What Is Your Business Model?
If you don’t have a business model; how can you expect to be successful in business. A Business Model is imperative to each and every business.
It shows investors precisely how your business will create a profitable niche in the marketplace.
Why do investors place so much emphasis on business models? What do they mean?
"What's your business model?" is a common question among investors and entrepreneurs. It's another way of asking the critical questions: How do you plan to engage the market? How do you plan to make money? Do you plan to sell your product directly or through other channels? Do you plan to provide services or manufacture product? Do you plan to charge users, advertisers, or some other party who gains value from your offering?
But the term "business model" refers to more than how you make money. It also covers where you are positioned in your industry. It answers the questions: How do you fit in? Are you disruptive? Are you creating a new way of doing business?
An entrepreneur might describe his/her business as a new approach to video surveillance, conveying the need, market, and scale of the opportunity—and then jump to a description of his/her technology's unique intellectual property. That is his/her pitch—but it's not a description of the business model. You still need to explain exactly how the business will engage the market. What role will it have in the distribution or supply chain? Is the business a surveillance-equipment manufacturer, a supplier of unique intellectual property that is embedded in each camera, or a provider of video surveillance services?
A Critical Choice
Depending on precisely what a business has to offer, you usually have many choices on how you want to engage the market. Know that your choice of business model has profound implications on your rate of revenue, the amount of capital you will need, and the competition you will face.
For example, software companies often have to decide if they want to license their software to enterprises and rely on significant one-time license fees and annual maintenance fees, or "rent" the software on a monthly basis. The licensing model translates into a large amount of revenue per sale; the renting model means smaller fees but can readily reach a broader market. Salesforce.com is renowned for redefining the software-as-service business model.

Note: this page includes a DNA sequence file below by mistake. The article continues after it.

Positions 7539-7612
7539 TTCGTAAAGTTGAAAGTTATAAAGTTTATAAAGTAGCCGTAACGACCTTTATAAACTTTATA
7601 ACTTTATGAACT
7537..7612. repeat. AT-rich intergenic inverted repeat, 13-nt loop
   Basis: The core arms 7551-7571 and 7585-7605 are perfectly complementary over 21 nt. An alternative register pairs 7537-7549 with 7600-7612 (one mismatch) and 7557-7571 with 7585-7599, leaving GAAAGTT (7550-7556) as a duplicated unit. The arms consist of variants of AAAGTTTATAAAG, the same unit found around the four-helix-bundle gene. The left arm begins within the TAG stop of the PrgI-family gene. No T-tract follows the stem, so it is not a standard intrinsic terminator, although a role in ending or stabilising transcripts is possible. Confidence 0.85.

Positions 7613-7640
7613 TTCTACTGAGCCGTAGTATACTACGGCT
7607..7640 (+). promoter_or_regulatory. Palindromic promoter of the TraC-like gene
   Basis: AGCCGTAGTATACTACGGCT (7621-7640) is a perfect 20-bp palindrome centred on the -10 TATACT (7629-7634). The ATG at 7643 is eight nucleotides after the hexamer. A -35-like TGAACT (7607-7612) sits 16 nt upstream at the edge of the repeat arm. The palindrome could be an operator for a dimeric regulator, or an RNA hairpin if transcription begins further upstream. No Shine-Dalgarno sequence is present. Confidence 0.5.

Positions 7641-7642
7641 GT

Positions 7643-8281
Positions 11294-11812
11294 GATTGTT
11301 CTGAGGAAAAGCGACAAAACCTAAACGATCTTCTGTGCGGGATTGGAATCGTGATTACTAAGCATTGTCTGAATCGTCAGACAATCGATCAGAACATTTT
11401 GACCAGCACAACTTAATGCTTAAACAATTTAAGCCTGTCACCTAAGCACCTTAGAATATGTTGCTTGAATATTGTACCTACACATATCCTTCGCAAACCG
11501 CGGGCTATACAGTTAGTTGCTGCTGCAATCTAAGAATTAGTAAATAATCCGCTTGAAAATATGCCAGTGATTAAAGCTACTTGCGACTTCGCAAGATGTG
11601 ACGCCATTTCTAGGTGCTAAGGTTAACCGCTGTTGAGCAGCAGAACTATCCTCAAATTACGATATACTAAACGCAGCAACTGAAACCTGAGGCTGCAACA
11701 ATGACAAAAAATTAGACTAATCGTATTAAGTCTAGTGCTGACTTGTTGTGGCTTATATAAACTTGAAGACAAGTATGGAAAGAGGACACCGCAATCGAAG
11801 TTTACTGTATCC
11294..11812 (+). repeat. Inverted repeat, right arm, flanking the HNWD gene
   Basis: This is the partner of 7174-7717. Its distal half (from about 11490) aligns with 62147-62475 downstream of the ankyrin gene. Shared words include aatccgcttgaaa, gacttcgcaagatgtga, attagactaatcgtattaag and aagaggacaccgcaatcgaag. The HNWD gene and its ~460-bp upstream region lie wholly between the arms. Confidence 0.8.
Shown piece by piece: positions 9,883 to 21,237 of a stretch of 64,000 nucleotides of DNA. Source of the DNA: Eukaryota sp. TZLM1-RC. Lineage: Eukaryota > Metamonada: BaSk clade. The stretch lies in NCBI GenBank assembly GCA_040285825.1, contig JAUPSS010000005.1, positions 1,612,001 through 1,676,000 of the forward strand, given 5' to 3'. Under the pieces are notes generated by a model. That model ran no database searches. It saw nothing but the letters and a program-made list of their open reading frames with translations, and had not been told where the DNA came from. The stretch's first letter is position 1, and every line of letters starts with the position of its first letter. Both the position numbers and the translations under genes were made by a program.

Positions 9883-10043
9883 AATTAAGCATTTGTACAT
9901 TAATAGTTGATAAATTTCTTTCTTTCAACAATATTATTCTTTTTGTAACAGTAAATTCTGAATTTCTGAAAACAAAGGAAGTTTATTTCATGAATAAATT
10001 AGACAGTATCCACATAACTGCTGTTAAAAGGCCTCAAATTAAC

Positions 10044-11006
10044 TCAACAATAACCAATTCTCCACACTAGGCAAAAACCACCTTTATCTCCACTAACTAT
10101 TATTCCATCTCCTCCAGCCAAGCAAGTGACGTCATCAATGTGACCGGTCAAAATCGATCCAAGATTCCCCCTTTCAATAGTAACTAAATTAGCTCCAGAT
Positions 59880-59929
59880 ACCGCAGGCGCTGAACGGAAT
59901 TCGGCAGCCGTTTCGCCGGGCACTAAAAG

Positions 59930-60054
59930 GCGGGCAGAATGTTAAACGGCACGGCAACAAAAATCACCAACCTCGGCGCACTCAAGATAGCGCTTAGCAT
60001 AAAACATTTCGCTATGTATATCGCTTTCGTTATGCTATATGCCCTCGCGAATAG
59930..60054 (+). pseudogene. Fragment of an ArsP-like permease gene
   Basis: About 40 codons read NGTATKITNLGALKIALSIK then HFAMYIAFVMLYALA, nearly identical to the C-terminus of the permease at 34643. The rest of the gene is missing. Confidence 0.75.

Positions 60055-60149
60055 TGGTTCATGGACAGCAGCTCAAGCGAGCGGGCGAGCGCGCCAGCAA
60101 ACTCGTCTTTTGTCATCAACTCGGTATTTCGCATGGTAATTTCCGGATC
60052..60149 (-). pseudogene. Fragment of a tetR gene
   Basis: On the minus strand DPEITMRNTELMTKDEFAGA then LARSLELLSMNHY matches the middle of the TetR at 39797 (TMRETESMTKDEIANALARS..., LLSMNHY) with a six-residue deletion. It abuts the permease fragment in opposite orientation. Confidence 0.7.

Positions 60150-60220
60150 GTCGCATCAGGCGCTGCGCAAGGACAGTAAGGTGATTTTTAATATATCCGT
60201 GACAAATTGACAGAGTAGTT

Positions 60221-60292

And sometimes it is the business model itself that is the essence of the breakthrough idea. Take Starbucks. It created an atmosphere for people to enjoy the experience of a special treat. Each outlet felt warm and personal. Customers were invited to order to go, or sit and stay indefinitely. But what made Starbucks a household name? The sheer number of its outlets. Its business model created a stellar retail experience, and then blanketed neighborhoods with that experience. Now consider what the chain would have been if the business model had been to create a unique blend of roasted beans, and sell them in gourmet food shops and retail outlets across the globe. Very different indeed. This is an example of a business model that changed the way we experience coffee.
You may be tempted to choose more than one business model, but you'll be pushed to pick just one—the model you think is most likely to succeed, and give you and your investors a home run! Know that your choice of business model will affect your capital requirements, competition, resources required, types of skills you'll need, and just about everything else about your business. Your decision also tests just how clearly and thoroughly you've thought about your business.
And of course, it's one more make-or-break decision you'll have to make as you lead your company. Make sure you consult with several different advisers, from different parts of the industry you're in or entering, and then be sure to find at least one trusted adviser from a completely different industry—just to give you some out-of-the-box thinking. Be prepared for constantly conflicting advice. Then model the financials—even if you have to hire someone to help you do this. This exercise will prepare you well for the next steps and for discussions with potential investors and partners.
Do you have a business model in your business? If not, it’s time to implement one ASAP.

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Author's Bio: 

Helen Roberts is a gifted leader, a popular trainer at live events, a coach and a mentor. Her fast-paced, authentic style, her incredible energy and passion will not only inspire you, you will be empowered knowing you can overcome your personal obstacles to be the best that you can be and live an incredible life!

Helen has a track record of success as a Career Development expert, Executive Search consultant, Career Coach, Mentor, Entrepreneur and Career Transition specialist with over 15 years experience. She is one of the most respected leaders in her industry. She has assisted companies and individuals worldwide and has worked out of the UK, Ireland, France, Australia, US and Singapore.

Her philosophy is simple – she always encourages her clients to Find and Do something that they love. She encourages people to strive to be the best that they can be and achieve far greater success doing something that they love as opposed to working, doing something they hate, for a pay check.

Helen has assisted many of the world’s leading investment banks, & other fortune 500 businesses & over 50,000 individuals with their career choices throughout her career. She worked in house managing large scale recruitment contracts with major investment banking & accounting houses. She career counselled people at all levels to move forward in their career.